Simplenote: Cross Platform Note-taking

Try Simplenote for Free, Cross Platform Note Taking

I’ve used a lot of note taking apps over the years. I was an Evernote user for a while, I took a look at Google Keep, I jumped in and out of Notability (and still do), and finally settled on OneNote. It’s free, works on all devices, and has the features I need for organizing and searching through my notes. I’ve been very happy with OneNote, but if I’m honest, it has more features than I will ever use. I know I can just not use those features, but it made me wonder what it would be like to use an app that had less bells and whistles. What if the app was more…simple?

Simplenote is a free, cross-platform note-taking app that is owned and operated by Automattic, the parent company of WordPress. It’s light on features, but I say that in a good way, because it still has what most people need, most of the time. It’s also really well designed. It’s clean, modern, and it looks great on all devices.

Speaking of which, there are Simplenote apps for iOS, Android, Mac, Windows, Linux and the web, and all your notes sync seamlessly between each platform. There are no storage limits on the number of notes that you can write, and no real limit to how long your notes can be. Simplenote also a powerful search feature lets you find what you need, when you need it.

To organize notes in Simplenote, you use tags and pins. This took me a little time to get used to, but after a while, you become used to it. In the past, I have used folders or separate notebooks to group my notes, but tags aren’t too dissimilar so long as you can show some restraint with the number that you create.

screenshot of simplenote for windows

The Simplenote editor is perhaps the definition of minimalism. There are no rich text editing functions like bold, italic, underline, bullets, etc, but it does support Markdown if you happen to be fluent in that syntax. I don’t know Markdown well enough to use it without a cheat sheet, but I know I could learn it if I took the time to practice and use it on a regular basis. You could too, even if it was just to master some useful tricks like hyperlinks.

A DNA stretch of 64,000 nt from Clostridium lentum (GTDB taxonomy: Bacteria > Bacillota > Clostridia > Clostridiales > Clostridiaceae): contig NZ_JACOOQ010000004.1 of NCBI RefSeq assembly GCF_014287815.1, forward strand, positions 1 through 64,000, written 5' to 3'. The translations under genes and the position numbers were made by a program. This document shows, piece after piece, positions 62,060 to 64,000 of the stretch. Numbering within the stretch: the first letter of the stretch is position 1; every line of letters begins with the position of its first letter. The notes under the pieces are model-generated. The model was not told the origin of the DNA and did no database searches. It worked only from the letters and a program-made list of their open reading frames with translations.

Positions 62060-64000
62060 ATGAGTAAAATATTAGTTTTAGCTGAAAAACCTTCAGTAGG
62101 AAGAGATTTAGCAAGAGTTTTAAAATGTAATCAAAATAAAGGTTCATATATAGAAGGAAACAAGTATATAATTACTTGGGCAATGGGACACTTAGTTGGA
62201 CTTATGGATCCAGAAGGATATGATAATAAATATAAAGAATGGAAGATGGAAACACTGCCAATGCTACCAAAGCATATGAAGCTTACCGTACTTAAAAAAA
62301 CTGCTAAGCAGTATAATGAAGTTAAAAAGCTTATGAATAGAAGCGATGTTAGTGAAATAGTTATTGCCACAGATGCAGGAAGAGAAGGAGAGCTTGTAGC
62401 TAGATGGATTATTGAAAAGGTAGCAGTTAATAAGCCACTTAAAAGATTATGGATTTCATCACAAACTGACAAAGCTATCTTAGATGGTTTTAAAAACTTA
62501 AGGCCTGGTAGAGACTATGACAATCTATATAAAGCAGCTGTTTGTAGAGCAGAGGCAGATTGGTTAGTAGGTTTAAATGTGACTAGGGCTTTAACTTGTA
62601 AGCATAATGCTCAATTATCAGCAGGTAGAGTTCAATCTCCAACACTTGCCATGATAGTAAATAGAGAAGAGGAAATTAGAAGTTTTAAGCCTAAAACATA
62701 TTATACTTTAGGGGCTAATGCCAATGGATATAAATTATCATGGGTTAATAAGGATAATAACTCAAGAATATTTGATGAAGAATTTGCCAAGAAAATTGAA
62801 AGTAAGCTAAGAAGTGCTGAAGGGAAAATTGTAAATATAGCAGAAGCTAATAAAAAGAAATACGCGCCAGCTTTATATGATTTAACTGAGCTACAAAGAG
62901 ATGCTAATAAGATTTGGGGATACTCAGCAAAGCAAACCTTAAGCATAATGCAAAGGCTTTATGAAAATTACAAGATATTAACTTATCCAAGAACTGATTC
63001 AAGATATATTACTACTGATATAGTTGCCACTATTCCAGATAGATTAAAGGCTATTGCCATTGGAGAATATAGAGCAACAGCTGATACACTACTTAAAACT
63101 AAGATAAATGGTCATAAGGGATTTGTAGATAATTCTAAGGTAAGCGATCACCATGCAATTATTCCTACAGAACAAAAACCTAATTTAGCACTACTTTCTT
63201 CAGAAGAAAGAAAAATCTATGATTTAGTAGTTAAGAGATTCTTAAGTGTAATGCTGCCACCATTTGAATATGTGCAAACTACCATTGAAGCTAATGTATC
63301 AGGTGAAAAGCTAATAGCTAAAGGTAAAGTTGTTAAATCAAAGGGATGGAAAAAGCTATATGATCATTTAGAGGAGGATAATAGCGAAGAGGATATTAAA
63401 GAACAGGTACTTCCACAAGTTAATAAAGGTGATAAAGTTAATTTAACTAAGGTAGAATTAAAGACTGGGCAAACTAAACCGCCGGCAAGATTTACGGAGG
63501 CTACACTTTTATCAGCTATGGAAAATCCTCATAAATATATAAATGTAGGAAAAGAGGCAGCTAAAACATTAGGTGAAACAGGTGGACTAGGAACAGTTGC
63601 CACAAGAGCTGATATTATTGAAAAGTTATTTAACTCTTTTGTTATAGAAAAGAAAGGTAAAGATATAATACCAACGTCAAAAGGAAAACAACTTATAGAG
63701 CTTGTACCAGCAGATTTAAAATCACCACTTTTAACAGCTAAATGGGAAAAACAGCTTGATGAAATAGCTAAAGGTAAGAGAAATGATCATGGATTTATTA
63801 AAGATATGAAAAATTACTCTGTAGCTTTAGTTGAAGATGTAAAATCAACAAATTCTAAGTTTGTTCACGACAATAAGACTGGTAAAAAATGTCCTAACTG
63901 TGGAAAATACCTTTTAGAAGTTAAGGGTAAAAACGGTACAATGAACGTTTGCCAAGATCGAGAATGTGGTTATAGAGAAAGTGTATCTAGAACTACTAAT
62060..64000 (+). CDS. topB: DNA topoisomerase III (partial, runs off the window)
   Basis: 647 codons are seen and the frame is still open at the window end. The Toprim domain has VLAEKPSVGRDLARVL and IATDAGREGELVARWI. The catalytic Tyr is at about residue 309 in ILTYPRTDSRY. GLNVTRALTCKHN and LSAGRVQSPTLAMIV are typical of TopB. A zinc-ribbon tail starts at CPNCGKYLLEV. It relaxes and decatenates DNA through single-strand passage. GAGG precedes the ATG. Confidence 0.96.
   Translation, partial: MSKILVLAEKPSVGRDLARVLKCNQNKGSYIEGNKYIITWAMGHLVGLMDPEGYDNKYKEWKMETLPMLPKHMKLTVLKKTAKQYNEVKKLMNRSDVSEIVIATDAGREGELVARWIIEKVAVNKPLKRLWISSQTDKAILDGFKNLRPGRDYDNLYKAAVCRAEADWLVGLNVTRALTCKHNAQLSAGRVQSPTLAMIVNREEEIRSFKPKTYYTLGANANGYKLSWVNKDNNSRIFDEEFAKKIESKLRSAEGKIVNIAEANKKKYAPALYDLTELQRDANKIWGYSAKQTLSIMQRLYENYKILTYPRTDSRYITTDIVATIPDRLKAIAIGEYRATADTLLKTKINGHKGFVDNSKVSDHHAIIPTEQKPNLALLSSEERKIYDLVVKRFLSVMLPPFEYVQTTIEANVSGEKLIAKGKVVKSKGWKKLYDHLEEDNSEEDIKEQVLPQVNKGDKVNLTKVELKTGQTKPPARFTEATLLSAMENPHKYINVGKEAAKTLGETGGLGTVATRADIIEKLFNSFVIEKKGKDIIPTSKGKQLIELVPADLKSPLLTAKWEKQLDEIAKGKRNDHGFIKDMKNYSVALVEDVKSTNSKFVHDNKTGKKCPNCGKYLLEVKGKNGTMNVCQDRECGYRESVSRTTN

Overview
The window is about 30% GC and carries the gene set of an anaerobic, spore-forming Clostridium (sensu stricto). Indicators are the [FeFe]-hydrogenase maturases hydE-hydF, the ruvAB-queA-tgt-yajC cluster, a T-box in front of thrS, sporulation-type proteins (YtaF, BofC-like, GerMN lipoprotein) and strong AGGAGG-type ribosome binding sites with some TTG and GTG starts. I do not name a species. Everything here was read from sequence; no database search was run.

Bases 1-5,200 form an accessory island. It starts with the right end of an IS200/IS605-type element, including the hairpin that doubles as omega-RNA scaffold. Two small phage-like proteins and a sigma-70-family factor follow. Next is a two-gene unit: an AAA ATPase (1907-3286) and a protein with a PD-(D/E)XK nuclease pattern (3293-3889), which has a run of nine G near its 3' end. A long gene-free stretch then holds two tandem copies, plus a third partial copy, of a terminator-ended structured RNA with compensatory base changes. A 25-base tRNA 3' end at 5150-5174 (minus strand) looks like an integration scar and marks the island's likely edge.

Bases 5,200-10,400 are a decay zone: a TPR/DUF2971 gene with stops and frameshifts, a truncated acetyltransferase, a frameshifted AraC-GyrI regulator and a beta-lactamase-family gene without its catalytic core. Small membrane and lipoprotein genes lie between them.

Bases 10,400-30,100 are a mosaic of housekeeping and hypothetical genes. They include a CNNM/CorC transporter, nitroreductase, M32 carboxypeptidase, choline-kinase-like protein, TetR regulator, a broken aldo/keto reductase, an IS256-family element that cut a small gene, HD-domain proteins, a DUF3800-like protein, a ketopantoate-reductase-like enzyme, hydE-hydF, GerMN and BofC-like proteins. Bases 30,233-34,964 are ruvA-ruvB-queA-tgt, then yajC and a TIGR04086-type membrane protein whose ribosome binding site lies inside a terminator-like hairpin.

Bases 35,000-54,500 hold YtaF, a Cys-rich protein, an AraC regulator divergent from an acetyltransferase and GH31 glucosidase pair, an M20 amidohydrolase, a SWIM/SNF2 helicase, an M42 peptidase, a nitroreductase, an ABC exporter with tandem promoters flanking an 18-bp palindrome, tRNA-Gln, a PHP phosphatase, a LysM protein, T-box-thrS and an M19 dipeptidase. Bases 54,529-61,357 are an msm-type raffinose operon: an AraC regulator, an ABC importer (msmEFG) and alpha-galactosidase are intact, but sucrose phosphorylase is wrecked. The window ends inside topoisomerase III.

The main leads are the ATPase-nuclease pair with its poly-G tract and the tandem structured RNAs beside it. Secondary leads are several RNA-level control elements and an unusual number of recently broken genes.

Inside the note editor is a button that lets you access version history. This feature is similar to Google Docs where you can turn back the clock to see what a note looked like at an earlier point in time. Speaking of Google Docs, you can also share notes with other Simplenote users so that you can collaborate on a note. Simply add the email address of the collaborator as a tag on the note to invite others to join you.

Missing features that you might expect in a note-taking app include the ability to add attachments. You can’t use the camera app on your mobile device to snap a picture and add that to a note like you can in Google Keep or OneNote, or add PDFs and other docs for reference. However, notes with attachments mean larger file sizes, which means more work syncing, which also means Automattic would probably have to start charging for all that extra server space.

In short, Simplenote is the app I didn’t know I needed. Are there things I wish it had? Sure. Things like a public URL for notes would be great for sharing with those who do not have a Simplenote account. Markdown is great, but a few rich text icons on a toolbar wouldn’t go a miss either. I also feel like a way to group untagged notes would also be beneficial.

All that aside, if you are looking for a clean, light-weight note-taking app, that works on basically every device that matters, then Simplenote is well worth a look. It makes no apologies for the things it doesn’t have, and instead concentrates on perfecting the features it does have. I like that, so I’m going to keep using Simplenote if only to see how I can make it fit the work I do, and maybe I will also learn some Markup along the way.

 

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